Older works may refer to these by letters i.e. T-class for the "Tango", D-class for "Deltas" etc.


  • "Whiskey"- Project 613 and some others. One of the most numerous submarine classes built in history- over 250 built. Diesel patrol subs, one ended up running aground off the coast of Sweden in 1981, an incident dubbed "Whiskey on the Rocks".
  • "Charlie"- Project 670 SSGN- guided missile nuclear submarines, capable of firing nuclear warheads. Included the "Charlie I" type, seen in the Pacific Fleet and the Northern Fleet's improved "Charlie II".

Surface ship classes have a variety of different names. A ship might go from temporary designations, to Russian words beginning with "K" (for "korabl", Russian for "warship") to "first in class" names (rendered in "italics" here), which the Soviet Union and Russia don't actually do, tending to use names of birds for their bigger ships (and in all cases using a Project number; when a name is also used for the class it's appended after the number; Project numbers are not sequential and sometimes are reused, so the bird names can also serve a disambiguation purpose). Additionally, the ship NATO thought was the first of the class isn't always the actual class leader.note  There were also "shipyard first sited" names for more minor vessels (this was standard for destroyers at the very start of the Cold War, until it occurred to NATO that the Soviets had a finite number of shipyards and this would've resulted in lots of repeat names), as well as Russian diminutives, bird names...

Fast attack craft, both torpedo boats and the succeeding missile boats, were given the Russian names of insects. Which is another potential cause of confusion because the Soviets themselves also named their boats after insects, but naturally didn't choose the same insects as NATO.


  • "Osa"- the Project 205 Tsunami missile boats. Over 400 built and widely exported, they featured in the Battle of Lakatia in the 1973 Yom Kippur War, the first battle between missile vessels on sea- Syria (with the "Osas") lost to Israel. They also featured in the 1971 Indo-Pakistan war, where they put their small size and devastating missile armament to lethal use on more than one occasion.
    • "Osa" (rendered in Cyrillic as "Oca" is Russian for "wasp". Not to be confused with "Oka" which is the VAZ-1111 minicar.
    • There are two Russian platforms actually called Osa- the 9K33 (its GRAU number, a Soviet/Russian thing for equipment categorising) Osa/SA-8 "Gecko"- a mobile SAM system and the M79 Osa hand-held anti-tank missile launcher.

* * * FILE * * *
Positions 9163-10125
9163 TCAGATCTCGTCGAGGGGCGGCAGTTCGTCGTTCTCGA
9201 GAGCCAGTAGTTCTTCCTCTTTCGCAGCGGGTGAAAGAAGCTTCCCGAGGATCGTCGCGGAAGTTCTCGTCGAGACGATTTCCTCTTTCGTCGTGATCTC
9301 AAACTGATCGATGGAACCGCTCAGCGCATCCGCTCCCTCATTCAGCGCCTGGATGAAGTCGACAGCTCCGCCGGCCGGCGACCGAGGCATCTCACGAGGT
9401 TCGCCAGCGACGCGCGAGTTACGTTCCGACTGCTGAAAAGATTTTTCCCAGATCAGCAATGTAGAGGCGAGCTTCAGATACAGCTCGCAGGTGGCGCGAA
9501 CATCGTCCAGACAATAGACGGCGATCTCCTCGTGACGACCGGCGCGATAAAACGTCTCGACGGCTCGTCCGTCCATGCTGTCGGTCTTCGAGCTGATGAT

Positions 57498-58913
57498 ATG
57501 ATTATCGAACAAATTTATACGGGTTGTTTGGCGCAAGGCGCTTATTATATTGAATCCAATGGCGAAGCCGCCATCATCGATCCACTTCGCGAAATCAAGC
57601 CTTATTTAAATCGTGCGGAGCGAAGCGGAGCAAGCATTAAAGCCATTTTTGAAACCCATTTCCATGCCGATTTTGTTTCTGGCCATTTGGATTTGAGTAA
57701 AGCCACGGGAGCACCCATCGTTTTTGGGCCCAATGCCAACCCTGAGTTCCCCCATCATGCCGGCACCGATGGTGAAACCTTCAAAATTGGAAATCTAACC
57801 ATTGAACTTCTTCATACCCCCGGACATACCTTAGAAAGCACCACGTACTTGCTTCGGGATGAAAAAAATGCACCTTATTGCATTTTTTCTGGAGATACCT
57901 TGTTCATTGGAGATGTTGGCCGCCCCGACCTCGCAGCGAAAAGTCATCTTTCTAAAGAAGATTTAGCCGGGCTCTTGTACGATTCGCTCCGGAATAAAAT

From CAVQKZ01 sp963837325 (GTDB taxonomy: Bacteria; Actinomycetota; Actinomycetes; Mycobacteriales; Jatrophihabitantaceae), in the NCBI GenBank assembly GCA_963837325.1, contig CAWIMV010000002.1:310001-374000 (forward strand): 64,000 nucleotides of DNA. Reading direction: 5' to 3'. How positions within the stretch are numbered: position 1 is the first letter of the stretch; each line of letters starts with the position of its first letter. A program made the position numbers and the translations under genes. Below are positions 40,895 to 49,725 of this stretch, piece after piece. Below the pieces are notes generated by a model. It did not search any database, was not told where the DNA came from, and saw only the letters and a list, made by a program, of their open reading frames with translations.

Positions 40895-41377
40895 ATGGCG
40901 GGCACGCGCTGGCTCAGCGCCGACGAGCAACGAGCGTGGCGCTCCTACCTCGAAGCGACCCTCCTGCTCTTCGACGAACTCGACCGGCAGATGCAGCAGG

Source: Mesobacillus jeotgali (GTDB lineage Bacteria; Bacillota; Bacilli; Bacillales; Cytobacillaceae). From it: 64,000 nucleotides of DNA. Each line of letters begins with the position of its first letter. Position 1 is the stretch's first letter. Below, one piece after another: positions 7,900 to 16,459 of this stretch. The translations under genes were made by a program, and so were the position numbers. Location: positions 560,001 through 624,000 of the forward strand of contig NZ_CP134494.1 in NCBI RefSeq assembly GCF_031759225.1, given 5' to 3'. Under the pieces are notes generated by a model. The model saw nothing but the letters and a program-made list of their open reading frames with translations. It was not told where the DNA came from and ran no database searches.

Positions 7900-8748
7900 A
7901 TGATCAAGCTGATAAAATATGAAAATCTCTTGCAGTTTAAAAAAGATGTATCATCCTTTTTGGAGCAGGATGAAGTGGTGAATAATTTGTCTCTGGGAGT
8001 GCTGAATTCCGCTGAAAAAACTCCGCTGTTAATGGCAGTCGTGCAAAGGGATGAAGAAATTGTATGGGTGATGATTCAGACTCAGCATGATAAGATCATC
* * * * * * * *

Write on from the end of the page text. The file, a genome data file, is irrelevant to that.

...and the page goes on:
• "Kirov"- the Project 1144 Orlan (Sea Eagle) class of nuclear-powered heavy missile cruisers (dubbed "battlecruisers" in the west), first one originally called Kirov. Real life examples of the Cool Boat- they are seriously heavily armed. Four in Russian service, three undergoing refits.
    • "Sea Eagle", incidentally, is also the name of a British anti-shipping missile roughly comparable to the Exocet.
  • "Kiev"- the Project 1143 Krechyet (Gyrfalcon) class of hybrid cruiser/carriers. As in case of the Kirov class, this class was known after its first unit, Kiev. This class was equipped with powerful missile armament, a number of antisubmarine helicopters and one of the worst naval fighters in Cold War history, the Yak-38 "Forger".
  • "Admiral Kuznetsov"- the Project 1143.5 Orel (Eagle) class of aircraft carriers. This is actually the Russian name (the final one anyway- going through a few - Riga, Tbilisi and Leonid Brezhnev) for the sole completed ship of the class, but it became the NATO reporting name too, since it fit the scheme. It's a one-of-a-kind large aircraft carrier with a heavy anti-ship missile battery, although three brother (Russian ships are generally male) vessels were planned - the incomplete Varyag was taken by the Chinese Navy and converted into the functional carrier Liaoning. Kuznetsov has suffered from maintenance and engine problems and once had to be towed home from the Mediterranean by a tug.
  • "Slava"- the Project 1164 Atlant (Atlas) cruisers, also a "first-in-class" name. Large and heavily armed, although not nearly as much as the Kirov class. The reporting name remains the same, although Slava is now called Moskva- the reporting name of another class. Well, it was, until it was sunk in the Russian-Ukrainian War.